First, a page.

Photonics Shines in Medicine
Hank Hogan, Contributing Editor
Photonics plays a key role in medicine and health care. Lasers, with their precise targeting of tissues and locations, have found a home in many areas of surgery. Digital images and their transmission and display are critical in diagnostic procedures.
These are not niche applications, either. An estimated 1 million laser-assisted in situ keratomileusis (LASIK) procedures were performed in the US last year, with twice that number predicted for 2001. The growth rate may be even higher outside the US because regulatory approval -- and hence availability -- comes more quickly elsewhere for high-repetition-rate, flying-spot lasers.
"It's anticipated that this will become the most commonly performed surgical procedure of any in medicine within the next couple of years," said Stephen Updegraff, medical director of Updegraff LASIK Vision of Tampa Bay, Fla. "Every year we've gone up by 50 percent. It's an explosive growth."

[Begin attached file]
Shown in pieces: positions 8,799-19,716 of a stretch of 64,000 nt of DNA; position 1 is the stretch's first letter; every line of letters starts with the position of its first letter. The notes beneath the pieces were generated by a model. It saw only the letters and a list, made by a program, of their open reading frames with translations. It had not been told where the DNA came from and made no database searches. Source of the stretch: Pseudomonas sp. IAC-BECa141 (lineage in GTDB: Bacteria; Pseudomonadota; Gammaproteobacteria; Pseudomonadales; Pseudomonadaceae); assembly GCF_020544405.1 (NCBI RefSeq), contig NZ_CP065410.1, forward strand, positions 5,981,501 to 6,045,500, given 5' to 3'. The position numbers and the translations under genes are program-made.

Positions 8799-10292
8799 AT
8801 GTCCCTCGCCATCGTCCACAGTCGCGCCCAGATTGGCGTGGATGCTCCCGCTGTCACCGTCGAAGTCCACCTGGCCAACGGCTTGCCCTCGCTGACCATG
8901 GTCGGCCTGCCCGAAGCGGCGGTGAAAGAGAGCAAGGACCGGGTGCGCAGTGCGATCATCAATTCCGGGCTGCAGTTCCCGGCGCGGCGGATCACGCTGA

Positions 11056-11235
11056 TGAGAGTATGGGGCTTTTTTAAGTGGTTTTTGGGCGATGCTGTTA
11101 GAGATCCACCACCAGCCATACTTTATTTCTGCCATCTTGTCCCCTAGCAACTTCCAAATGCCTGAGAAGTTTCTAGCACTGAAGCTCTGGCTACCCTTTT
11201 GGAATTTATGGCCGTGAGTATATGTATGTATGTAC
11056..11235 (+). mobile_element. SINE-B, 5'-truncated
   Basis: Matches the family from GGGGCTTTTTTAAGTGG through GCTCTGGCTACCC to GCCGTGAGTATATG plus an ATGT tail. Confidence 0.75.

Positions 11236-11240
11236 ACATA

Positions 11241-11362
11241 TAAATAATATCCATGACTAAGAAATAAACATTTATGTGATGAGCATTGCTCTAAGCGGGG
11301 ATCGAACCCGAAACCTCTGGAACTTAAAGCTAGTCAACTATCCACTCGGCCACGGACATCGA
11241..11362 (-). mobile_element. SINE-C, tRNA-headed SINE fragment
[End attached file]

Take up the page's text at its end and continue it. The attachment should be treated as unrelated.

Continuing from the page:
Besides LASIK, lasers are used for cosmetic surgery and the growing field of photodynamic therapy. Other high-growth areas rely on additional branches of photonics. For example, more and more medical centers are switching from film to digital imaging, creating more need for improved imaging and display techniques. And telemedicine is a growing field that will require the increased bandwidth of fiber optics.